We've all endured military spouse "deployment poker" tournaments. You know the conversation . . .
You: "My husband's deployed. It's been tough lately."
Other person: "Oh yeah? I remember when my husband deployed for four years and I gave birth to triplets alone in a field, and he didn't meet them until last month."
You: "Oh my GOSH! That sounds so hard!"
Congratulations, you've just lost your first round of deployment poker.
The oh-but-it-could-be-so-much-worse-type rhetoric isn't comforting when it's your turn to receive comfort. It leaves you feeling a little jaded and hollow, and well, not as resilient as you'd hoped.
We all know a family or friend who's deployed for longer or under more dangerous circumstances. Maybe your service member volunteered to go. Maybe she had no choice.
It doesn't matter. You deserve a little understanding and compassion in your moments of weakness.
To all those spouses whose service members are facing their first deployment in this ever-changing, never-ending war: your feelings are 100 percent valid. Just because a war is "winding down" doesn't mean you may feel any less afraid or alone.
To all those spouses whose service members are experiencing their upteenth tour of duty: your feelings are 100% valid, too. Just because you know how all this "works" doesn't mean you don't get to have bad days too. Or keep up the strong exterior.
To the spouses who've had the knock at the door: we can never, ever, hope to understand boundlessness of your pain or the magnitude of your sacrifice for all of us. We admire your strength and marvel at your ability to cope. Yet, we're all terrified that we'll have to walk in your shoes, too.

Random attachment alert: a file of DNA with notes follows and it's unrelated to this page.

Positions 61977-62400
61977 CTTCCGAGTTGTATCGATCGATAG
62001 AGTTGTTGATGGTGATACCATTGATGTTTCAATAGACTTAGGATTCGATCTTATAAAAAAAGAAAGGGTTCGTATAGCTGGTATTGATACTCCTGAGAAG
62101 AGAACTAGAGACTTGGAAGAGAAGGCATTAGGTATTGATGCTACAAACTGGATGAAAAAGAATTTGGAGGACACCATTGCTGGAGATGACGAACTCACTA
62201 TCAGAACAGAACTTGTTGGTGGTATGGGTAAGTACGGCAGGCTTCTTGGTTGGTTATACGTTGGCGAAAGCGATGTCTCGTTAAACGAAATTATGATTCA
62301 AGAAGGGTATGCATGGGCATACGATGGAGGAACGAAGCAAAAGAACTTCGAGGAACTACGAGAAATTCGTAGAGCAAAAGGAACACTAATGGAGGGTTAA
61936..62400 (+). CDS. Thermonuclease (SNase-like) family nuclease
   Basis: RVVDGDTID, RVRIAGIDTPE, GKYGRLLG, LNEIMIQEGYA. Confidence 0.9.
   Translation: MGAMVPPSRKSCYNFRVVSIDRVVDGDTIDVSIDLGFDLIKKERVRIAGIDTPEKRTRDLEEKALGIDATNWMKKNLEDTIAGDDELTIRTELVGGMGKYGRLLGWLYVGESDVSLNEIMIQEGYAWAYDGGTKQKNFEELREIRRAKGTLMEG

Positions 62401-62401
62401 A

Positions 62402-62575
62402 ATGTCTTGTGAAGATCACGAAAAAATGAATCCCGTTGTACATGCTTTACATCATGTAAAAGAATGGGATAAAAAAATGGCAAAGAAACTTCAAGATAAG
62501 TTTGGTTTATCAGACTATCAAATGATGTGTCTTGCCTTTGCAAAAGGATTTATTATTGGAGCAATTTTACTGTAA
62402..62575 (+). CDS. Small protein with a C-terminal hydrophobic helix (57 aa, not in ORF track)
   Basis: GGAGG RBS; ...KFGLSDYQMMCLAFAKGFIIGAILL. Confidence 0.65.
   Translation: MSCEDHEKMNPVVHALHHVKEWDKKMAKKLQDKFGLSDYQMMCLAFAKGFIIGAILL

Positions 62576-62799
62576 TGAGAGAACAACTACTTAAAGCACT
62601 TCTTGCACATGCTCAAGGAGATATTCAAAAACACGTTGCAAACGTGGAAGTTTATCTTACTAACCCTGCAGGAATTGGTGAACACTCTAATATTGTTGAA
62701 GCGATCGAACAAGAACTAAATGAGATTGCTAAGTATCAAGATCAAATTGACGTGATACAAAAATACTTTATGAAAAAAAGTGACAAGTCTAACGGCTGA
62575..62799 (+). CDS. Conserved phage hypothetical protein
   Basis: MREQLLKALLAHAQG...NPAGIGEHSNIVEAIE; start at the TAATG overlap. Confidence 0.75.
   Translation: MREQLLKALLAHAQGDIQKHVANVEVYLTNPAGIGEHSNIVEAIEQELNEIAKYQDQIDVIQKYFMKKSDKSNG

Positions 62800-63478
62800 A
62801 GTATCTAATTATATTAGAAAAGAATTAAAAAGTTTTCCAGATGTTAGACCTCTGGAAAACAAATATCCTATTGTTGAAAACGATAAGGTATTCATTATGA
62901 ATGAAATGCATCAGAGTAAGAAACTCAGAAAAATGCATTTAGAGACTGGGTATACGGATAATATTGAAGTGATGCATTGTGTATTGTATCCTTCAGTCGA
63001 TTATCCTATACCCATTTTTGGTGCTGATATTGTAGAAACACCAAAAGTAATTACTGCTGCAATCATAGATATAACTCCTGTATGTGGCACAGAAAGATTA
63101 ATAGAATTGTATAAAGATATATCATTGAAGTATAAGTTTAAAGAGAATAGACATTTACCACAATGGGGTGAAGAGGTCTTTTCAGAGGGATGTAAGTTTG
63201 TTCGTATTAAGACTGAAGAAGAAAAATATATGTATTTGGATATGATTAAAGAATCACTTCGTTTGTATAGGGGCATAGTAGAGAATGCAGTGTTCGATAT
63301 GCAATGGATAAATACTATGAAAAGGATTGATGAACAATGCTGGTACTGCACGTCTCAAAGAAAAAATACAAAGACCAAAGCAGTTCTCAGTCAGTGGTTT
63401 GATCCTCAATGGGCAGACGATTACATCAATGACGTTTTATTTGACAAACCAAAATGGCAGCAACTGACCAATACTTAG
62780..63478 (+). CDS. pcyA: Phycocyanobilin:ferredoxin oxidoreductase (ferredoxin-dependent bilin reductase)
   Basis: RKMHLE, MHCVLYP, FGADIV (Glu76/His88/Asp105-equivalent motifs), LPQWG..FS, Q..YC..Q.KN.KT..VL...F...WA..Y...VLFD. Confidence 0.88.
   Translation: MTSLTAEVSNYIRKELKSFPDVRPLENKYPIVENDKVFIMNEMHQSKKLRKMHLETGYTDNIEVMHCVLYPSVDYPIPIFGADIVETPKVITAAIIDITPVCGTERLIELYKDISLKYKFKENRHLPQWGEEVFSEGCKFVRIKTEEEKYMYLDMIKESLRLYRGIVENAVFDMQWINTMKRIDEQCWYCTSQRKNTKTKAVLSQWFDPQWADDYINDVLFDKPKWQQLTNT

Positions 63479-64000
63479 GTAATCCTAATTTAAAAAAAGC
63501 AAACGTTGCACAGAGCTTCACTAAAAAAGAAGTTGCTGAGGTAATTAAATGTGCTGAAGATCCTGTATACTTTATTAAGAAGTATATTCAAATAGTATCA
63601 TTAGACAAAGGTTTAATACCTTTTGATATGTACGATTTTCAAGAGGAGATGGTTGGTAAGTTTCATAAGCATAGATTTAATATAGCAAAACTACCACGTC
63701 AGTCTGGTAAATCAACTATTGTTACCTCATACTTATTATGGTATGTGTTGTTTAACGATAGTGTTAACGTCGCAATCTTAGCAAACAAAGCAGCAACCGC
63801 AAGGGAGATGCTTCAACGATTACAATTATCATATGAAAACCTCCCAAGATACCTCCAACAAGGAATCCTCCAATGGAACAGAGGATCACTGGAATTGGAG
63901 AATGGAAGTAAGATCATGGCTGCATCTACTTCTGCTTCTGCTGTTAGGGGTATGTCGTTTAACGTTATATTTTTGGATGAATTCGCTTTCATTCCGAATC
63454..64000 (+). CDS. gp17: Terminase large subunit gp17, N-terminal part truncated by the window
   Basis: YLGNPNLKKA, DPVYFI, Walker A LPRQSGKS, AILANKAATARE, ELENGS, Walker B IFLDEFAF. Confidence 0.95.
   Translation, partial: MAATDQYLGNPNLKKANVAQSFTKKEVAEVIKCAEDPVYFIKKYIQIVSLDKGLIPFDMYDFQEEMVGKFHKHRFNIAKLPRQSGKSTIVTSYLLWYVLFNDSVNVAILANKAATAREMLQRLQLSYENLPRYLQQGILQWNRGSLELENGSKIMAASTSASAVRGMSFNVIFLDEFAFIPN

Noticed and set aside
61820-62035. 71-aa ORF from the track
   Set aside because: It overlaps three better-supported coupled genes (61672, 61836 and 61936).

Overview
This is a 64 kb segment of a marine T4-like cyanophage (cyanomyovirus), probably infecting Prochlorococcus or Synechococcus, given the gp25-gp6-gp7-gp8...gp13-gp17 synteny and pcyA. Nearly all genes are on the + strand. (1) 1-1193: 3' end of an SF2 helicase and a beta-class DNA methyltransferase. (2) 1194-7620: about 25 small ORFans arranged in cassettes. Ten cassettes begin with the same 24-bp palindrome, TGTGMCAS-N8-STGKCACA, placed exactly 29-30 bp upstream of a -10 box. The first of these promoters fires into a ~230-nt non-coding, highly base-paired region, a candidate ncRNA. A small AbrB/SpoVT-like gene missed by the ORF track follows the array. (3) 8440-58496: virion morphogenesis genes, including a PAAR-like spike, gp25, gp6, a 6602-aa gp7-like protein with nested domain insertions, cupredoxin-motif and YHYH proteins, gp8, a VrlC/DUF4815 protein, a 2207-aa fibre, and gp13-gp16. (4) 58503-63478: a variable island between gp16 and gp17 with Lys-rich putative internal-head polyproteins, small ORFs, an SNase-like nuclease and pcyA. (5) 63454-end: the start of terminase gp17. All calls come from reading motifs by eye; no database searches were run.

War is Hell. We all fervently pray that Hell never comes for any of us.
So all that social pressure you're feeling to "keep a stiff upper lip" and "put on a happy face" and "suck it up?" Those feelings are real. You aren't alone. There is both spoken and unspoken pressure as a military spouse community to "get it together" and keep it that way amidst the swirl of change and the rumble of war drums.
So, to those spouses who always win the deployment poker tournament?
I stand before you humbled that you can stand gritty and determined before The Great Unknown Thing. Invite it in for coffee and have a stare down contest.
Me? I'll be hiding in my closet with a bucket of Blue Bell Cookies & Cream ice cream. Feelings taste better on a spoon, no?
There's no shortage of advice and resources out there to handle all aspects of pre-deployment, deployment and reintegration. I won't list them here.
I simply want you to know your feelings are valid. And that you're never alone. In fact, you're probably doing better than you think.
Sarah writes about life in the US Air Force, raising a Jewish family and interfaith marraige. She lives in Tucson with her husband, son and daughter. Her idea of perfection is walking her dog, reading in a hammock and eating breakfast tacos. She has a BA in Political Science and Chinese and a Masters in Public Affairs.